7 Match Star Ratings For WWE WrestleMania 37 - Night 1

Sasha Banks Vs. Bianca Belair highlights best WWE main roster show since Survivor Series 2018.

Cesaro Seth Rollins

The build sucked.

In this article, you can be reminded of the extent to which the Road to WrestleMania sucked sh*t (TL;DR: it deep-throated stools).

But then something magical happened in the small hours as Friday became Saturday: WWE's Twitter account revealed the set design. It was a damn pirate ship and the pyro was cannon fire. And that's ultimately the base-level expectation of WWE in 2021, because the television show is the worst on literally any channel.

Anything as poorly-written as Monday Night RAW is in any other genre wouldn't get cancelled.

It simply wouldn't make it past the office of some perplexed executive reading the words with the human ache that only empathy can elicit. It's sad that the last embers of the human mind can produce this über-f*cked drivel, the executive would say, before throwing the drivel into the trash and scrolling through a pilot script that is even remotely acceptable enough for a big network to finance. WWE has monopolised an industry that is watched live by enough people that a desperate, fading TV business has thrown billions at it.

But that ship looked t*ts, and as a result of said monopoly, WWE has acquired quite the roster.

Did that roster, and Shane McMahon, deliver a spectacle worthy of the name 'WrestleMania'?

7. Bobby Lashley Vs. Drew McIntyre - WWE Heavyweight Title Match

Cesaro Seth Rollins

This was big fight-feel fare from the jump.

Testosterone-fuelled glares. Meaty shoulder tackles. Overhead suplexes. Big boy champ sh*t.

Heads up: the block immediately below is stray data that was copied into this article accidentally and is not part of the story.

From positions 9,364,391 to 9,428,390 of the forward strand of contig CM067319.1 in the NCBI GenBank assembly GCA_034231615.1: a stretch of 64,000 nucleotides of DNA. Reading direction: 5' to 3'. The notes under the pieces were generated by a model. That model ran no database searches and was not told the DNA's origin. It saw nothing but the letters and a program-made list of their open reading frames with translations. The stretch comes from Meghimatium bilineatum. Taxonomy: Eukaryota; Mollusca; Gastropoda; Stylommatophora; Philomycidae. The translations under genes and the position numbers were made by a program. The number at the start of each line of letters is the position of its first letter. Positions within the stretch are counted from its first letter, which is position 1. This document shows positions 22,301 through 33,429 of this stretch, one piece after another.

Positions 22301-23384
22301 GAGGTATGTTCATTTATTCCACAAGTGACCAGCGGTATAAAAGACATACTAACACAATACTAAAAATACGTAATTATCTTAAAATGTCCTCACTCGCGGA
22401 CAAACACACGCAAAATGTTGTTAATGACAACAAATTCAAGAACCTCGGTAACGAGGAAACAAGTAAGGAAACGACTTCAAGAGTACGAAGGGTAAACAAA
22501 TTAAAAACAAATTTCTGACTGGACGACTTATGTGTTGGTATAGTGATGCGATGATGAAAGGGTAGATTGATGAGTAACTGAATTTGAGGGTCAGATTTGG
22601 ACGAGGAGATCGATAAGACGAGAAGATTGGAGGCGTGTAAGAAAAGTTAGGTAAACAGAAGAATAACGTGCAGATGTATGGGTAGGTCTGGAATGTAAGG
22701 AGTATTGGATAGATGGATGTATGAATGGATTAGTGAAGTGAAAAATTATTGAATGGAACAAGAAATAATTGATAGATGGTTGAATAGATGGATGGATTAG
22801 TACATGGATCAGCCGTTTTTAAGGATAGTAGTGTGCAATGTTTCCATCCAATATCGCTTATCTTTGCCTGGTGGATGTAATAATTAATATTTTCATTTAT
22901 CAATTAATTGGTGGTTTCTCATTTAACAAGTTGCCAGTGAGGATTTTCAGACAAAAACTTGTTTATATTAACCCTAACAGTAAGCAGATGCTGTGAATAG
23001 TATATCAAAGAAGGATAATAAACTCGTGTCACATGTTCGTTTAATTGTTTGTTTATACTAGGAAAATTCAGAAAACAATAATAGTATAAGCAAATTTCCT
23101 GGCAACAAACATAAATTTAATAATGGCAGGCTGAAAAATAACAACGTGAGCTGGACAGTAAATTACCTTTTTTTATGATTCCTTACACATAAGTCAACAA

Bobby Lashley's heat sequence didn't drag, and while people are mostly too desensitised to really feel the peril throughout these early WWE storytelling obligations in 2021, Lashley made it look fairly brutal, at least, by scraping Drew's face off with a barrage of clubbing blows across the bracket.

Drew's comeback was t*ts; he dodged a spear at the last moment, and when Lashley ate the ring post, he fluidly transitioned into a submission hold, which Lashley simply punched his way out of in full beast mode. This developed into a very fun hoss fight laced with a real sense of craft and drama through McIntyre's yeet/yeet/neckbreaker combo. It developed a lovely NJPW rhythm even, as Lashley responded to a headbutt with an eat-sh*t chokeslam - as, somewhere backstage, Edge shed a solitary tear.

McIntyre's reverse Alabama slam looked awesome given whose gigantic face he nearly imploded, and Drew's massive dive to the outside was punished, in a nice story beat, as the desperate need to impress that it was. McIntyre had waited a year for this moment, but for Lashley, who got up first to apply the Hurt Lock, it was all business.

This generated real drama deep in a match that pushed Bobby Lashley the star as much as Bobby Lashley the unique MMA-influenced worker. The submission transitions ruled, and Lashley won with one of his own with a tremendous roll-through Hurt Lock in what was easily his best WWE match ever.

A real bummer of an ending washed away, nonetheless, by the show's end.

Star Rating: ★★★¾


Former Power Slam Magazine scribe and author of Development Hell: The NXT Story - available NOW on shop.whatculture.com!